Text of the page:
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Denmark Vesey's garden : slavery and memory in the cradle of the Confederacy

Denmark Vesey's Garden

by Ethan J. Kytle

Named one of the “Best Civil War Books of 2018” by the Civil War Monitor

A Kirkus Reviews Best Book of 2018

2018 George C. Rogers Jr. Book Award Finalist

Named one of the “Summer Books 2018” selection by Times Literary Supplement

Named one of the “17 Refreshing Books to Read This Summer” by The New York Times

“A rigorous and timely study.”
Black Perspectives

“Those who dismiss contemporary opposition to the Calhoun Monument as misplaced ‘political correctness,’ need to read Denmark Vesey’s Garden, which shows the deep provenance of black Charlestonian’s opposition to both Calhoun the man and the symbol.”
The Post and Courier (Charleston)

“A fascinating and important new historical study. Denmark Vesey’s Garden: Slavery and Memory in the Cradle of the Confederacy, by Ethan J. Kytle and Blain Roberts, examines Charleston as the capital of slavery in the United States and, therefore, the place where the ways slavery is remembered matter most. This book examines rival sets of memories: from a segregated tourism industry, which not long ago gave out different sets of information to different people, to today’s fights over Civil War monuments.”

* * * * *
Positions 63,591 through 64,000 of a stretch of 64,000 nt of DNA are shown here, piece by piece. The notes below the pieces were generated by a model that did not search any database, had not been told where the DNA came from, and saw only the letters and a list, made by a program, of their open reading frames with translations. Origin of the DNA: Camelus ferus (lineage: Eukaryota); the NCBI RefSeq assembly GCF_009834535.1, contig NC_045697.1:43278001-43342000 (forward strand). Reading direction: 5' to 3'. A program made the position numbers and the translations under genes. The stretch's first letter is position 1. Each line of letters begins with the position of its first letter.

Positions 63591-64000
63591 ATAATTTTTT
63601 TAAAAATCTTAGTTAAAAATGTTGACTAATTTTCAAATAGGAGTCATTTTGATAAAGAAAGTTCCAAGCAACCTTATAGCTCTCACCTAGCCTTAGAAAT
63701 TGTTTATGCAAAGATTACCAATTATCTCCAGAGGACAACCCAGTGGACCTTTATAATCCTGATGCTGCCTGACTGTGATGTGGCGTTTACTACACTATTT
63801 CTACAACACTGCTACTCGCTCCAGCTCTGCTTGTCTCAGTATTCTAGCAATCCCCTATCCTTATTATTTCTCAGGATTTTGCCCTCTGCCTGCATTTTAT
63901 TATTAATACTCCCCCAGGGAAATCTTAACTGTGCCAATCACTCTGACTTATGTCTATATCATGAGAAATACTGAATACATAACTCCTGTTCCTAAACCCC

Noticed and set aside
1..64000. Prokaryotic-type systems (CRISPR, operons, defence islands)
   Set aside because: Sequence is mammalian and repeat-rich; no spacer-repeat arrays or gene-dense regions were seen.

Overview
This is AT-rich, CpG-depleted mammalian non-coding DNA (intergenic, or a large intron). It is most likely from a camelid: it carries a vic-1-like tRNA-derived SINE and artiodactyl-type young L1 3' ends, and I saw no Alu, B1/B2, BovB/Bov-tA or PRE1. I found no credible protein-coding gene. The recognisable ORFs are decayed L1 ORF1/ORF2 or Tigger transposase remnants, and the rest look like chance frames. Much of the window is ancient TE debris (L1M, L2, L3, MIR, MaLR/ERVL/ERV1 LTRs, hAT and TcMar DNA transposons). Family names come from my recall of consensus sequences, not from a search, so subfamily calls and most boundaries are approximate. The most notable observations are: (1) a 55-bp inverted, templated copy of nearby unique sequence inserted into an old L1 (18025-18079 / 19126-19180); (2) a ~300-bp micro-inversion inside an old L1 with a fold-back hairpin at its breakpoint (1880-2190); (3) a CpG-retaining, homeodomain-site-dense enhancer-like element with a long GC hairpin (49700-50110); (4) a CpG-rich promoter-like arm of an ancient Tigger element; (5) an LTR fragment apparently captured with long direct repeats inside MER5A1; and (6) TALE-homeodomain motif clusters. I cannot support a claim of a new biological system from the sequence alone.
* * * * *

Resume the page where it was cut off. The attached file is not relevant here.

Janet Maslin, The New York Times

Denmark Vesey’s Garden: Slavery and Memory in the Cradle of the Confederacy is vital to understanding some of the deepest fault lines in American life. . . . An excellent history of the divergent views of slavery.”
Shelf Awareness

“A stunning contribution to the historiography of Civil War memory studies [that link] the memories and actions of black and white Charlestonians over the years to the present-day ideas motivating extremists like Dylann Roof. . . . This book speaks to the present as eloquently as it narrates the past.”
Civil War Times

“The authors do an excellent job of tracing and exploring those competing visions [of slavery]. . . enriched by insightful analyses. . . . Those who read it will not just learn how the institution has been remembered but also wrestle with the ramification of America’s slave past for its present and future.”
Civil War Book Review


Permalink Last updated 05/06/2019 by P. Higo

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